They succeeded in measuring the membrane potential of individual interneurones (neurones that suppress the activity of the hippocampus) in anaethetised mice. At the same time, they recorded the field potential of thousands of nerve cells in the cerebral cortex.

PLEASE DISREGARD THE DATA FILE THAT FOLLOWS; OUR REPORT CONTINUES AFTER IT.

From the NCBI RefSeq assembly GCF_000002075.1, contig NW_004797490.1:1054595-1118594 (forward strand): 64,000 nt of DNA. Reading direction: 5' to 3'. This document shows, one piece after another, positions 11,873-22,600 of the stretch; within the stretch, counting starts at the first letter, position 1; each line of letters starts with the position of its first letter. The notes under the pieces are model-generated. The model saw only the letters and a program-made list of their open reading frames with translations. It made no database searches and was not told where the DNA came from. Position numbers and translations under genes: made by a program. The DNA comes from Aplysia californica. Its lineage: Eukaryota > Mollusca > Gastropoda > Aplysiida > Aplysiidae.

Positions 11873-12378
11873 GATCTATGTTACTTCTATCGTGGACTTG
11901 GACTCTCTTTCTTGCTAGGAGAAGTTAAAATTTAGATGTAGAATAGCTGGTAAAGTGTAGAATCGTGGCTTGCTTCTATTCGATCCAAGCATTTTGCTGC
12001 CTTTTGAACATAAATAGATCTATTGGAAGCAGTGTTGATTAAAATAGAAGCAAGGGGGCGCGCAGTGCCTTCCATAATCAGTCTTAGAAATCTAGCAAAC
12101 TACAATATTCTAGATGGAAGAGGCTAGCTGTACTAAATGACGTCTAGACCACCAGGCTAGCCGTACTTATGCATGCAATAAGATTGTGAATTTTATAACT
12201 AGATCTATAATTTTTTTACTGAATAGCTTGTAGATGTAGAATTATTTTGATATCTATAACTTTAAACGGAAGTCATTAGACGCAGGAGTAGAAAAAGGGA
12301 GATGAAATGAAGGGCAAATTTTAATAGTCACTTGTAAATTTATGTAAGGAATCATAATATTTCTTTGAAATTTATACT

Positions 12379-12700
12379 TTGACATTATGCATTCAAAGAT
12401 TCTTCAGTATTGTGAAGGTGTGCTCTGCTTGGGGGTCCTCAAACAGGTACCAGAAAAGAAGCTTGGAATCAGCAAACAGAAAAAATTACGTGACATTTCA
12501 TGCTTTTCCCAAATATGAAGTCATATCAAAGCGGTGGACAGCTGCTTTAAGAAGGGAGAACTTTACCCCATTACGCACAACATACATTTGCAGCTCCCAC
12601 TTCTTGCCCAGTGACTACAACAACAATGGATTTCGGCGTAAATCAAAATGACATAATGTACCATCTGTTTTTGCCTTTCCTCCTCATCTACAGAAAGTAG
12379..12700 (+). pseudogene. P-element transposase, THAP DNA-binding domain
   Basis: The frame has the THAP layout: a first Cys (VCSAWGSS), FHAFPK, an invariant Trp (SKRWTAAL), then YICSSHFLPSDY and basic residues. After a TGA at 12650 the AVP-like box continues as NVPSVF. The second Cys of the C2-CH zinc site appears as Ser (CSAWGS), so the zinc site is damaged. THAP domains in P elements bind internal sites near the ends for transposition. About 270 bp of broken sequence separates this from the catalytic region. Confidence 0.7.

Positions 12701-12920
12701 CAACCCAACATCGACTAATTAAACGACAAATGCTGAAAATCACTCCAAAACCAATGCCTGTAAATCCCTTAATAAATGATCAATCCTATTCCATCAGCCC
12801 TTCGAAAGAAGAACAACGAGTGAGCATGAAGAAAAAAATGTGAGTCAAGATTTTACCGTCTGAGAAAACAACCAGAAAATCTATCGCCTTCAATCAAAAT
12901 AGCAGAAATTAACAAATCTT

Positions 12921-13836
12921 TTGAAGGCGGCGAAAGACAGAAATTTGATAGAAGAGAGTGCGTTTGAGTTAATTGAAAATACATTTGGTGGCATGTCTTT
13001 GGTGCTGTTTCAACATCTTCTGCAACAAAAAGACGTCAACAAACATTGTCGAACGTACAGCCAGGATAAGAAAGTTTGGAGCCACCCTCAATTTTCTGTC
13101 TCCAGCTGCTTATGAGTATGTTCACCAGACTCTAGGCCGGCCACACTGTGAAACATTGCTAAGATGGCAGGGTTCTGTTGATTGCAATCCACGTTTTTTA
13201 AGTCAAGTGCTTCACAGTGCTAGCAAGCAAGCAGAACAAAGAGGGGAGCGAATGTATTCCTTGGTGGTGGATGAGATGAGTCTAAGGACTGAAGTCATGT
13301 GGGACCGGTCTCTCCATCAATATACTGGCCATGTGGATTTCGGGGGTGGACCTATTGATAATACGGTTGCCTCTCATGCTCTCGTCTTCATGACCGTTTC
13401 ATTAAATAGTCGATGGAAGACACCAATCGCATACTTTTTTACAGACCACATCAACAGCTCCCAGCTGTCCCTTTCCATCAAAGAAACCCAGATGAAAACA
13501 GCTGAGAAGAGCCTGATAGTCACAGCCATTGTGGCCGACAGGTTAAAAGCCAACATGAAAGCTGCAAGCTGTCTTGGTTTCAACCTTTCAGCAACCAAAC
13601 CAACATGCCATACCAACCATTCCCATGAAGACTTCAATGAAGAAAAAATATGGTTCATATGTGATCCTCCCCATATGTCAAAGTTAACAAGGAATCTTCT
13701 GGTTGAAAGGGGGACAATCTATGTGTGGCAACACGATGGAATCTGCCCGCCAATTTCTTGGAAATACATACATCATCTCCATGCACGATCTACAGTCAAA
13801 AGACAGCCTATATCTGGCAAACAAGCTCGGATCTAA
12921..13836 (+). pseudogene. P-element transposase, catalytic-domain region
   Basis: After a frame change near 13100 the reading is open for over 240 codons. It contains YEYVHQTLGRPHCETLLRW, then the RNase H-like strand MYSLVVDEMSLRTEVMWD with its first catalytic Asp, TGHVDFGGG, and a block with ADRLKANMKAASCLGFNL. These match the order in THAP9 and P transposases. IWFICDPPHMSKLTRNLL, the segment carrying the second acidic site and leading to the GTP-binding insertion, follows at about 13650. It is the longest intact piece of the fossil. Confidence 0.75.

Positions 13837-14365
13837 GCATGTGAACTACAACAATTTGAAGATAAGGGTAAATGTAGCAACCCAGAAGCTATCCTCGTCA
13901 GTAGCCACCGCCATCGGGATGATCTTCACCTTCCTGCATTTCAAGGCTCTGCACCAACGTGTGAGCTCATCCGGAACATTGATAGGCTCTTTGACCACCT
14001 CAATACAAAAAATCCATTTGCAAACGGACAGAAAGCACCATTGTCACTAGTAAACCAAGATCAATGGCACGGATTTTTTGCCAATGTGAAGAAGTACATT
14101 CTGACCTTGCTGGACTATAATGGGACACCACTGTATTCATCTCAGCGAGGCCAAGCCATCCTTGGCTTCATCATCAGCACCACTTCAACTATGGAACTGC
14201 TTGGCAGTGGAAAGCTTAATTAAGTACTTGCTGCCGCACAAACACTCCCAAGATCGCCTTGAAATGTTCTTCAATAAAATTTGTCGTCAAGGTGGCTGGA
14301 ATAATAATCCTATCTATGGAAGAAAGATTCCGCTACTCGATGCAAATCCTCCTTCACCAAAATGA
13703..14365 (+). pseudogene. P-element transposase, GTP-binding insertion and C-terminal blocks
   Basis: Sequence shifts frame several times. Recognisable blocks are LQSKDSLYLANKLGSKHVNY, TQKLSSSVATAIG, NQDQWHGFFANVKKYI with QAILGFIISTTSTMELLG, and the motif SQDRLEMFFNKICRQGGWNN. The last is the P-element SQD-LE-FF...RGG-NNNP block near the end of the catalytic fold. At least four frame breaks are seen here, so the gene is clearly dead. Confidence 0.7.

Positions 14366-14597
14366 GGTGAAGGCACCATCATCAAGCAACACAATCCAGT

The researchers discovered that the interneurones they examined are active at almost the same time as the field potential of the cerebral cortex. There was just a slight delay, like an echo. This was a surprising finding, because the interneurones suppress those neurones in the hippocampus which are supposed to write information to the cerebral cortex precisely during phases of high activity. According to Mayank Mehta the result can be interpreted in very different ways. "Either the mechanism contributes to memory consolidation, or the information transfer from one part of the brain to another during sleep does not proceed as we have previously assumed." The brain researchers now want to find out which of the possible explanations applies.